The IUCN has updated its Red List of Threatened Species for the second time this year and revealed species which showed signs of recovery as well as those newly threatened with extinction.
According to the latest update more than 71,000 species have been assessed, over 21,000 of which are under the threat of extinction. Some of the species highlighted in the release are:
Four subspecies of the Island Fox in southern California have experienced heavy population declines in the mid-1990s. But thanks to aggressive recovery actions such as vaccination and captive breeding, all four subspecies have since recovered or are approaching recovery. The IUCN reports an increase in the total population of mature individuals and above 85% annual survival rates.
Black-browed Albatross and Black footed Albatross
Both species have been down listed from Vulnerable to Near Threatened due to increases in their populations. The Black-browed Albatross is mainly threatened by long line and trawl fisheries in the South Atlantic. The Black footed Albatross recovered from its decline due to feather and egg collecting but is newly threatened from interactions with drift-nets in the North Pacific. Other threats include potential loss to breeding colonies from rising sea levels and storm surges.
Increase in the global populations of the Leatherback turtle made it rebound from Critically Endangered to Vulnerable. Further assessments based on past, present, and future abundance predict that the global Leatherback population over three generations will disqualify it for IUCN threat categories by 2020 and will continue increasing by 2030 and beyond. While the news give Leatherback lovers and conservationists reasons to rejoice, the IUCN cautions that future population increases depend on the success of present conservation actions. Current and future threats to its breeding and foraging areas need to be continually mitigated. Additionally, targeted conservation efforts are needed to protect some Leatherback sub populations (West and East Pacific) which are in severe decline.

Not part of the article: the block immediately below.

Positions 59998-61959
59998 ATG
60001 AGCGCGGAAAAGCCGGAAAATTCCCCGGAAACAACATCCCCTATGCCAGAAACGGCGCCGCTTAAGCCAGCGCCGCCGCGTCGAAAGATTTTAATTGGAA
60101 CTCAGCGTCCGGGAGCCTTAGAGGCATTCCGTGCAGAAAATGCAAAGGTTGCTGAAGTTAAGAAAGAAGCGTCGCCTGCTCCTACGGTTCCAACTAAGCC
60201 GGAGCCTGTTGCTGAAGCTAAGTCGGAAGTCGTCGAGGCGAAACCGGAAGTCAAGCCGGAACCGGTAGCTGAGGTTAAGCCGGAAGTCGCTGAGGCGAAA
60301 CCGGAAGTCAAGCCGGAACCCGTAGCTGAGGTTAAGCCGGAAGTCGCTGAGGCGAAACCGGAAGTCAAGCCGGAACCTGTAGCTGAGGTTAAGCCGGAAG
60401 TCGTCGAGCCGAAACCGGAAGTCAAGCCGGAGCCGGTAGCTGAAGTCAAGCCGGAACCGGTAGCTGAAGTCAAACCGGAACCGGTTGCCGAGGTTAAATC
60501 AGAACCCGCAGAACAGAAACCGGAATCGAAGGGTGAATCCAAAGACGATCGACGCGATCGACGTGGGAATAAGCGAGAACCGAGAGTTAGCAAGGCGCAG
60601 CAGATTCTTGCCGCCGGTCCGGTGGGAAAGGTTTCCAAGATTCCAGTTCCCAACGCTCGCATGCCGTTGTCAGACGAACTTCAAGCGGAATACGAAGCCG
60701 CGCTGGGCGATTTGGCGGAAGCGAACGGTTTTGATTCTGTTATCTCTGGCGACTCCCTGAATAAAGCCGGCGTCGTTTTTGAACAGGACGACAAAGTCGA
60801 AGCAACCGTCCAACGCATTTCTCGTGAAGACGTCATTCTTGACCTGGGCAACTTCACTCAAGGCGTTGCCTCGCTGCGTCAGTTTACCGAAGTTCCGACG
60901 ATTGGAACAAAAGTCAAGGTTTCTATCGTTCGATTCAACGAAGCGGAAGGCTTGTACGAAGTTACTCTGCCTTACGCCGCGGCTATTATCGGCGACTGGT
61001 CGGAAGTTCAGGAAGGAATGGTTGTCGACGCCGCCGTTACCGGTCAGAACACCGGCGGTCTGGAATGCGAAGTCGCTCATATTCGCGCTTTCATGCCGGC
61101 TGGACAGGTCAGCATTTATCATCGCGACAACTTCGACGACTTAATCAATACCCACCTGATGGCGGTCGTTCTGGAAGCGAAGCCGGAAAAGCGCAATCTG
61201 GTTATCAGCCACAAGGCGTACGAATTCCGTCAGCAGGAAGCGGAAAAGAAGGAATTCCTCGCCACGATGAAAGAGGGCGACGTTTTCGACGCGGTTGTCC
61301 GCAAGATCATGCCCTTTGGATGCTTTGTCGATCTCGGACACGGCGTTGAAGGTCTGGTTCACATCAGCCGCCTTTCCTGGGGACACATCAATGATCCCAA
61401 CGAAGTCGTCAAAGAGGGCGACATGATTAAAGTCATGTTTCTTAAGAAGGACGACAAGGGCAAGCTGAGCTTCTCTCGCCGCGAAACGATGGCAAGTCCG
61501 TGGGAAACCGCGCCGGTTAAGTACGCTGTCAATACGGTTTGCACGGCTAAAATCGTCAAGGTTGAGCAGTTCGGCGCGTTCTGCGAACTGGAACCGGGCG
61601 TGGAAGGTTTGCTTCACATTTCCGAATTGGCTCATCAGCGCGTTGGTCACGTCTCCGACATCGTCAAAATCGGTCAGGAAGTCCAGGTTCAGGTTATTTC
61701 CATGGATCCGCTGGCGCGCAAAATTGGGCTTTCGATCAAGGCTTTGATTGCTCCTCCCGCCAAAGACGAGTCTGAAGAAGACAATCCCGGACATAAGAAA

The Okapi is a national symbol of Congo, where it is a native species. The IUCN lists it as regionally extinct in Uganda and reports it as undergoing a steady decline since 1995. Habitat loss due to logging and illegal human settlement in protected areas threaten the okapi. The presence of illegally armed groups in key protected areas also prevent effective conservation actions.
White winged Flufftail
This small, secretive bird is the latest to join the Red List of endangered winged species. The white winged flufftail can be found in Ethiopia, Zimbabwe, and South Africa. Its marsh habitats are threatened by drainage, flooding, erosion, and others. Development pressure from the mining industry is the primary threat to this species in its South Africa habitats.
The new Red List brings both good news and bad news from which future conservation efforts can learn, says Jane Smart, Global Director of the IUCN Biodiversity Conservation group. She says, “This IUCN Red List update shows some fantastic conservation successes, which we must learn from, for future conservation efforts… However, the overall message remains bleak. With each update, whilst we see some species improving in status, there is a significantly larger number of species appearing in the threatened categories. The world must urgently scale up efforts to avert this devastating trend.”